Archive for the ‘vintage’ Category

Neo-Classic

Thursday, March 27th, 2014

Six years ago I wrote about towing with 1985 Chevy Suburban. It was 23 years old then. Now it is 29, but is still not considered vintage or collectible. Instead, it is called “neo-classic.”

Colorado legislated that only cars made prior to 1975 are collectible. Just last year that was revised and now any car more than 32 years old is collectible (vintage). I envy the pre-1975 group. No emissions controls. No emission testing, and they can modify their engines without permission. The only catch is that those vehicles can not be driven more than 4,500 miles a year, and that is on the honor system. The neo-classics are between a rock and a hard place.

We still have to pass emissions testing even though in most cases we don’t use our cars any differently than the pre-1975 group. And before anyone flames me, let me say that I’m not against passing an emissions test. I don’t want pollution anymore than anyone else. It’s just that I feel stuck using 1985 pollution equipment – vacuum hoses, air pump, etc. There are after-market options, but I can’t change any of the equipment unless I first submit and have a proposal approved by the Air Care Colorado engineers. Unlike the pre-1975 group, the neo-classics are at their mercy.

It might sound as though I’m whining, but two years ago I was held hostage at the Envirotest emissions test center for 45 minutes. The employees refused to give my vehicle an emissions test because they thought I’d removed emissions equipment. They couldn’t find a catalytic converter. That’s because it has never had one. And it wasn’t just that they didn’t believe me. It was their attitude. They were angry with me and acted as if I was poisoning the planet. One yelled at me to mind my own business and return to the waiting area. Eventually, they tested the Burb and it passed the test, but even then they were sullen about it and never apologized for the way they’d treated me.

Complicating the problem is that it is so hard now to find anyone experienced in tuning an engine equipped with a carburetor. This year I found one that I want to recommend, The Carburetor Shop in Englewood, Colorado. They rebuilt my carb and tuned up the Burb for a reasonable price and now it runs better than ever. Friendly, fast, courteous and competent – it doesn’t get any better than that.

I was still apprehensive about this years emissions test. I was confident the Burb would pass, but not about how I’d be treated. Once again one of the employees seemed skeptical. His distain was obvious but this time his attitude changed as the testing progressed. He was surprised by the results and this time I wasn’t held hostage.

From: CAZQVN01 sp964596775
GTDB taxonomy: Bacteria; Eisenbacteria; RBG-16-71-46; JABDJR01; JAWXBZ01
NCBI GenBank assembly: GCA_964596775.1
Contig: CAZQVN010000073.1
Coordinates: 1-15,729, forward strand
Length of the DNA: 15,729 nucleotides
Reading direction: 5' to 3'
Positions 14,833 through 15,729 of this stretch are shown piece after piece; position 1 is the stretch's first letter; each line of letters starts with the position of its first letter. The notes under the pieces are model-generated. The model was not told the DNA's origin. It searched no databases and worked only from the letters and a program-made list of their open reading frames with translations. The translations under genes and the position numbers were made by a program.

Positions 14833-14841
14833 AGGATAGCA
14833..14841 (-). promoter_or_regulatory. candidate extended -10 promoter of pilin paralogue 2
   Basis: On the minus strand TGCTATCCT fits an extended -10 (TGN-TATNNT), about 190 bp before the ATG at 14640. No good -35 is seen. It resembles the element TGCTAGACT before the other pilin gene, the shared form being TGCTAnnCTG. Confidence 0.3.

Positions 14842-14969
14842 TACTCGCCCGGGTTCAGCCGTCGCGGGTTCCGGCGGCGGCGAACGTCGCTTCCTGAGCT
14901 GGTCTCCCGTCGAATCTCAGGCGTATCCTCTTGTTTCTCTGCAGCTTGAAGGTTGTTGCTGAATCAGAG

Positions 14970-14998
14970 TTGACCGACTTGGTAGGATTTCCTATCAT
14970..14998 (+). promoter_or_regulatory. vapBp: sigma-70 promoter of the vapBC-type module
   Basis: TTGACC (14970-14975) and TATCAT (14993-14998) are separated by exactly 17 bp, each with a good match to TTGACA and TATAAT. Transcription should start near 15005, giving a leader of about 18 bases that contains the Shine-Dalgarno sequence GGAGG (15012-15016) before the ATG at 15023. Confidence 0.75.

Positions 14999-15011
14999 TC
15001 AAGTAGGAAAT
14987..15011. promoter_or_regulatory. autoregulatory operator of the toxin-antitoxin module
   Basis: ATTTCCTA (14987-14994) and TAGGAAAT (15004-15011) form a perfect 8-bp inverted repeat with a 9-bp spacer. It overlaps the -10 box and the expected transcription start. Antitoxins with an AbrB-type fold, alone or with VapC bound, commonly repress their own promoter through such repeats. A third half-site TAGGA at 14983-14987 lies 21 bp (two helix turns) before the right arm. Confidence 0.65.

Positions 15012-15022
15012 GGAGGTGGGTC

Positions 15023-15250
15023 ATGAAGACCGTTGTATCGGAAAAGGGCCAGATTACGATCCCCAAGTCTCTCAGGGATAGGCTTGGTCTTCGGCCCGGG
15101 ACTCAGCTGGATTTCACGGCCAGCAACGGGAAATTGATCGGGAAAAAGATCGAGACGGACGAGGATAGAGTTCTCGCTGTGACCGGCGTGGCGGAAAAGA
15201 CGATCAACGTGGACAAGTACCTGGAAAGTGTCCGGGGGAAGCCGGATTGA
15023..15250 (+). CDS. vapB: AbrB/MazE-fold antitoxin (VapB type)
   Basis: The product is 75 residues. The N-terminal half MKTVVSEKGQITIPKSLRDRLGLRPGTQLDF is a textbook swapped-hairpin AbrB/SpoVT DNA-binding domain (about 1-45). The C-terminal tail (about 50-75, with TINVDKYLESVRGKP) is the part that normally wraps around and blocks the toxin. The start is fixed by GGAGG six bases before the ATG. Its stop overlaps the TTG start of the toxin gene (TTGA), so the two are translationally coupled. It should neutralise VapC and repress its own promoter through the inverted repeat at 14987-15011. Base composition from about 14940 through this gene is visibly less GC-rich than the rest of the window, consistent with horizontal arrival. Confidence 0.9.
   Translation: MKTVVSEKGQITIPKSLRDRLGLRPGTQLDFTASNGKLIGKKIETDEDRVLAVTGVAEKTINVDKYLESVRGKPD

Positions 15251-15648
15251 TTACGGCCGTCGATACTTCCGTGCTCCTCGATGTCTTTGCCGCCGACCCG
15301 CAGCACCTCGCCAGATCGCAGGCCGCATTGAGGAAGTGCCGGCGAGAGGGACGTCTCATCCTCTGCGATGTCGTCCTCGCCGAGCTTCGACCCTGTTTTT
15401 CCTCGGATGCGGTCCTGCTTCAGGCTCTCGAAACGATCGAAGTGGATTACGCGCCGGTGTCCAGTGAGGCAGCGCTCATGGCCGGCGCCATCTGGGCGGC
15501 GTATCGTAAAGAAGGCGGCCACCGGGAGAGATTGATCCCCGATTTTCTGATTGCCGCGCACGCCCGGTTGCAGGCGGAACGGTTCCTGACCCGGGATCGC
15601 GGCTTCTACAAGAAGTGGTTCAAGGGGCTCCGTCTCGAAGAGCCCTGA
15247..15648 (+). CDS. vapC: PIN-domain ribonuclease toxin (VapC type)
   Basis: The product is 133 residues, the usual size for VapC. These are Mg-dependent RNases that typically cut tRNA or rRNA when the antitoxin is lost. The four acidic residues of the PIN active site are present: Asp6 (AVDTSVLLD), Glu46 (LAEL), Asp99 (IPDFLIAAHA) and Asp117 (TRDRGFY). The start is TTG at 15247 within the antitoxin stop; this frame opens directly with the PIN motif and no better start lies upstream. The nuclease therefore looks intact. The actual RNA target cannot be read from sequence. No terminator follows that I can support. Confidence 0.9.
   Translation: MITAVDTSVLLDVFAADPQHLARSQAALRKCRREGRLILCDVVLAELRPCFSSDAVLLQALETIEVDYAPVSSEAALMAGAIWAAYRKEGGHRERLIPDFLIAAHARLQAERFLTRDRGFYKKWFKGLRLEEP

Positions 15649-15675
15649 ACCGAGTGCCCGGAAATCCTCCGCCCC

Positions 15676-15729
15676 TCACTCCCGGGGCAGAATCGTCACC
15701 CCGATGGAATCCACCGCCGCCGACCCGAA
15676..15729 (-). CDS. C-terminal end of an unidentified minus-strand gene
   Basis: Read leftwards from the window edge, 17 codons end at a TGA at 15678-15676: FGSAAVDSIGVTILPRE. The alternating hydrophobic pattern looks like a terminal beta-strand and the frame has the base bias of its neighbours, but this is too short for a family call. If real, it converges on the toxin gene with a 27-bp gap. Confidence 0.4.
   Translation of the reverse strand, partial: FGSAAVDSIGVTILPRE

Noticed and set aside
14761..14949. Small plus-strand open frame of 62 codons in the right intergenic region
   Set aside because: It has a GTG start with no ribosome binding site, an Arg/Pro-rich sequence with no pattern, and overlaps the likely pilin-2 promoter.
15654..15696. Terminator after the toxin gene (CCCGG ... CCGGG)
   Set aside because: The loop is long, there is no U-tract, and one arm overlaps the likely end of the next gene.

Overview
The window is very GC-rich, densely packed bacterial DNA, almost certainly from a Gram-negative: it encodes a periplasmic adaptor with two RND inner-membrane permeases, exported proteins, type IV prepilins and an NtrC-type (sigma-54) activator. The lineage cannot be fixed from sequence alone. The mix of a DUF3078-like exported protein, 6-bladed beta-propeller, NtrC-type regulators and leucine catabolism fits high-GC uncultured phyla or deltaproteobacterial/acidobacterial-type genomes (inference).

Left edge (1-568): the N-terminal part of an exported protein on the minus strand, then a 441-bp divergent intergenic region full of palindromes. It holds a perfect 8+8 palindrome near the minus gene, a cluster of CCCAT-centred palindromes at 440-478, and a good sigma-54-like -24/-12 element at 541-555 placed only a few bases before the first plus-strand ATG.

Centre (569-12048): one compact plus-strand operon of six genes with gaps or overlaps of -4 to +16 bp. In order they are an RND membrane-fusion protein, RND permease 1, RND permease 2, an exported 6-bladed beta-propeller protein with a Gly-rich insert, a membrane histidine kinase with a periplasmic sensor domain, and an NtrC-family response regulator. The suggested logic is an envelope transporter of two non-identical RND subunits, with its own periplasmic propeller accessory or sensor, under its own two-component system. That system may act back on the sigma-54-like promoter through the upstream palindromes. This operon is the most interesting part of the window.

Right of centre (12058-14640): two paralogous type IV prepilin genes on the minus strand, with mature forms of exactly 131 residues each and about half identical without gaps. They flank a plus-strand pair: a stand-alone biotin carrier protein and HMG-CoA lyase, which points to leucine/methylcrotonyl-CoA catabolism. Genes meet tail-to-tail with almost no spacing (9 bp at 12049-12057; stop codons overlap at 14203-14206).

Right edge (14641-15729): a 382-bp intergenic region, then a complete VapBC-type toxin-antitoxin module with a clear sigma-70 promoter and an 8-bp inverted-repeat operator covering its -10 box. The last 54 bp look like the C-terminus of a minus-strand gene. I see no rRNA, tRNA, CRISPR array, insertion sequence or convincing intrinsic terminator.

It occurs to me that maybe my old car is the exception instead of the rule. That would explain some of the attitude. The manager at the Carburetor Shop thanked me for having such a clean engine. The technician at Envirotest congratulated me and encouraged me to continue keeping the Burb in good condition.

Well, I am encouraged. So much so, that I’m looking forward to 2017 when the Burb will be eligible for collector plates.

My 1985 Suburban, "The Beast," with my32' 1986 Airstream Excella.

Going Backward?

Friday, October 11th, 2013

Twenty five years ago we visited the Fort Garland Museum with our three children. I was towing a 1986 Apache pop-up trailer with a 1987 Ford Aerostar mini-van.19880600 A few days ago we repeated a portion of the trip and revisited the fort with two of our grandchildren. This time I was towing a 1985 32′ Excella with a 1985 Chevy Suburban. 20131010The Aerostar got about 18 mpg, the Suburban 8 mpg. The digital photo is much better, but other than that, am I going backward?

Fall Trip

Tuesday, October 1st, 2013

Tomorrow, we leave for Albuquerque to attend the Balloon Fiesta. This time, we’re taking two of our grandchildren with us. Actually, they are the reason for going. When we were there before, the one thing we thought of was that they should be there to see it.

I never feel like I’m ready to leave. It seems there is always some little (or big) project that I want done on the trailer but at some point I simply tell myself that what I’ve done is good enough. For instance, I wanted to polish the trailer this year, not to a mirror finish, but simply get the oxidation off and brighten it up a little better. But I haven’t gotten around to it.

I’m going to blame the weather. I did have a timeline for the project the weather here in Colorado  interfered. Earlier in the summer we were in a drought and fighting fires. That turned completely around during our four days of rain. Heather Gardens got nearly 15″ of water, far more than we normally get in an entire year. And it did keep me busy. As a board member I surveyed the damage and we had an emergency meeting. I met with some residents who were in real distress.